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U.N.: Tests on Vietnam pigs not reliable
Updated: 2004-02-07 15:04

Tests that found the deadly bird flu virus strain in nasal swabs from pigs in Vietnam are not reliable and do not mean that swine are involved in the outbreak ravaging Asian farms, U.N. officials said Friday. Two more people died of the disease, raising the death toll to 18.

A Vietnam representative of the U.N. Food and Agriculture Organization announced the test results early Friday in Hanoi, but experts at the agency's headquarters in Rome later distanced themselves from the finding.

The officials said the tests cited in Vietnam "do not conform to the standards established" by the World Organization for Animal Health, Peter Roeder, an FAO veterinary virologist and animal health expert, said in a statement issued by the agency.

Also Friday, doctors in Vietnam announced two additional deaths from bird flu, a 6-year-old girl from southern Dong Nai province and a 24-year-old man from central Lam Dong province, raising the total in that country to 13. Five people have died from the virus in Thailand.

Most human cases have been traced to direct contact with infected chickens. However, experts have said it's possible the virus can jump to humans through another mammal, such as pigs. Pigs have been implicated in human flu epidemics in the past.

"Right now, there is no justification for saying there is H5N1 virus infection in pigs in Vietnam," he said, referring to the lethal strain of avian influenza plaguing poultry across Asia.

The agency said it would not be surprising if sampling of nostrils of swine in any country affected by the outbreak led to detection of flu viruses in a small proportion of animals.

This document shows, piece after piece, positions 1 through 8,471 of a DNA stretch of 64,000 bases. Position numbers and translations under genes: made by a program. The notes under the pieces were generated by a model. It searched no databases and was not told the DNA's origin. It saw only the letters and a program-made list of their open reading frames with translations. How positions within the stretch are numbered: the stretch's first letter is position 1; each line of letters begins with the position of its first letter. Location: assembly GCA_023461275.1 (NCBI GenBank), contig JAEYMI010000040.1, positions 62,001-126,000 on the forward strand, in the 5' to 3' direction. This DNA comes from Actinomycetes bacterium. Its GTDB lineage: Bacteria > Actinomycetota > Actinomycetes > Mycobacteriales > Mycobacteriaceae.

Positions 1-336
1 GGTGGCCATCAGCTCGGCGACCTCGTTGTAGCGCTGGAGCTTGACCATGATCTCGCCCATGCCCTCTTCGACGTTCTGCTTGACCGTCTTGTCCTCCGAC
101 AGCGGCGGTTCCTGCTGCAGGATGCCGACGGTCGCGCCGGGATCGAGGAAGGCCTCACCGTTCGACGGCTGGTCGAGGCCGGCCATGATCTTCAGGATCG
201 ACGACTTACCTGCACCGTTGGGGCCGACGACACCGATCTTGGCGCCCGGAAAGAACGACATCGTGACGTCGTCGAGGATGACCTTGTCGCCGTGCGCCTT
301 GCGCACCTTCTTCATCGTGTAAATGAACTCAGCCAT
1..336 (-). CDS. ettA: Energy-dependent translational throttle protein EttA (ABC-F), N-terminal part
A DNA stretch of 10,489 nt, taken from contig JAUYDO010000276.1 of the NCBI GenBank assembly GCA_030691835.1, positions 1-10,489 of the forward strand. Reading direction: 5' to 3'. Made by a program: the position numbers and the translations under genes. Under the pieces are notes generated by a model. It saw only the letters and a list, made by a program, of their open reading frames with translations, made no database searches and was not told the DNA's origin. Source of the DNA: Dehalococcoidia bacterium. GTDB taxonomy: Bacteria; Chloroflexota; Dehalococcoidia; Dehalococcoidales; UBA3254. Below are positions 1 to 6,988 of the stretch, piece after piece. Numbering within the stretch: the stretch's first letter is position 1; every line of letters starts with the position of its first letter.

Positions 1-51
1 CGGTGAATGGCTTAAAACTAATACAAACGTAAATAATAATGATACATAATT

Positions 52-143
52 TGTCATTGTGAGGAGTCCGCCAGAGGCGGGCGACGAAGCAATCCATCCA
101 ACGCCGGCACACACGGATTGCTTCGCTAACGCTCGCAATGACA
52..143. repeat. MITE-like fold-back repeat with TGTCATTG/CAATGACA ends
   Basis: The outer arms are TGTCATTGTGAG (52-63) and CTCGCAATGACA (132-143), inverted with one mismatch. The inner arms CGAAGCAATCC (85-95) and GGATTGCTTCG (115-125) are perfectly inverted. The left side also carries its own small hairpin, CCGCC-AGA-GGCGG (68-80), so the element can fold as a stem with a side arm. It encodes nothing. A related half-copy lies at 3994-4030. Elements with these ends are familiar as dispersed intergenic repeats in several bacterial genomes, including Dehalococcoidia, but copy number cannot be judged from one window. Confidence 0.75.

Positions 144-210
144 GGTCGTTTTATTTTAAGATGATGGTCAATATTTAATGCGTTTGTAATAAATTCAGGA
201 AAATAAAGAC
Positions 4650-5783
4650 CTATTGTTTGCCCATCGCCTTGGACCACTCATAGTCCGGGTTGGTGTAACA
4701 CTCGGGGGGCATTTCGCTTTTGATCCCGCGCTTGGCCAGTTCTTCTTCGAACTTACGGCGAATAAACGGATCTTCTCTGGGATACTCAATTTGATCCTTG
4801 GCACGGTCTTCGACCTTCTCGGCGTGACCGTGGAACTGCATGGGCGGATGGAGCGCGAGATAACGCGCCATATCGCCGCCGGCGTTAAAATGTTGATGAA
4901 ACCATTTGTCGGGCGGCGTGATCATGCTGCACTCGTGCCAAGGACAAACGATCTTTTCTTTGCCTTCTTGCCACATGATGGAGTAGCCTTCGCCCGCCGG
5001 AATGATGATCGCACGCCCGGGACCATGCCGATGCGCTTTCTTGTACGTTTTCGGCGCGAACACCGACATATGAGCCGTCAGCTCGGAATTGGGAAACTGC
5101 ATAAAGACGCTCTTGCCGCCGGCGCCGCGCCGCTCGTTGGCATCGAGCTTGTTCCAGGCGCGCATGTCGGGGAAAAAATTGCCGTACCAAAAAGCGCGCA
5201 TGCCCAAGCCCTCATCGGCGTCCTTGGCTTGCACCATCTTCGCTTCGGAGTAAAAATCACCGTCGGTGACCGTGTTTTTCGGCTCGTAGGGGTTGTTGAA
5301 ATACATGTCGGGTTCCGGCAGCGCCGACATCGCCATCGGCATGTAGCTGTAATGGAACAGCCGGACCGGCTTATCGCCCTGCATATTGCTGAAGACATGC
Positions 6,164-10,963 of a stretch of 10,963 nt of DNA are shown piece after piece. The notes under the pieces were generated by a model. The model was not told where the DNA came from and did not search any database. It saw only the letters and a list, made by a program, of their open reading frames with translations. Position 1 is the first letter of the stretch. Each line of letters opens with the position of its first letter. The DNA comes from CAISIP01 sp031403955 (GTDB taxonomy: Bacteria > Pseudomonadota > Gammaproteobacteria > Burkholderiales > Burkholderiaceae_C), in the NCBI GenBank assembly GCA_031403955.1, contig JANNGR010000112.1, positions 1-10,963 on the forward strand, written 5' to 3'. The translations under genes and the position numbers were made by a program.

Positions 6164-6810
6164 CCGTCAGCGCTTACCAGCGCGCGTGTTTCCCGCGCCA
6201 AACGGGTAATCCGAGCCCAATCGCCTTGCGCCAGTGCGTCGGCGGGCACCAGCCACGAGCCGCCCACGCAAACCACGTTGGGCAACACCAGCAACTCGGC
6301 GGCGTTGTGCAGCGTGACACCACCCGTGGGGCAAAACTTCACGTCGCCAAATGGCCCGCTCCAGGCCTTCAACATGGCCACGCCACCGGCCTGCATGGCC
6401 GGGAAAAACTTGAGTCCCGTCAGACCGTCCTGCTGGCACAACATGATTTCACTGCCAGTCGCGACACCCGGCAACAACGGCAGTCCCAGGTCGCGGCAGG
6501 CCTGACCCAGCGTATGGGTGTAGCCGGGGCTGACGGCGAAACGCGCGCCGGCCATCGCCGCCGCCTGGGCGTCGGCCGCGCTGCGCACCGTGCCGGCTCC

Swine are often housed with poultry in traditional family farms in Asia and are genetically more similar to humans than birds are. They eat off the ground and it's possible they might inhale infected chicken droppings.

But finding the virus in the nostrils does not necessarily mean that the pig is infected, the agency said. Swab tests can easily be contaminated and are considered only to be a sign that further testing is needed. A more conclusive test would entail isolating the virus from blood samples of the pigs.

Other scientists have tested hundreds of pigs in Vietnam during the current outbreak, using internationally approved methods, and have found no trace of the virus, FAO said.

"There's absolutely no data available that would indicate that swine are involved in what's happening in this epidemic of avian influenza," the agency said.

Also Friday, health officials in eastern China were looking into a mass death of brambling finches, a migratory sparrow-like bird that winters throughout China.

Bird flu has ravaged poultry farms across Asia and is continuing to spread. More than 50 million chickens have been culled to stem the spread of the disease. Ten governments are battling outbreaks.

The U.N. food and agriculture agency on Thursday backed the strategic use of chicken vaccination to help reduce the economic toll while still protecting human health,

The destruction of infected birds remains the main method of fighting the disease, but officials worry that because the outbreak is so widespread, governments will not be able to afford to compensate farmers for the loss of their poultry and people will therefore resist killing their chickens, which increases the risk of the disease spreading.

Health officials have warned that if the bird flu virus combines with a human influenza virus, the result could create a more lethal strain that can be passed from human to human. There is no evidence that this has happened.

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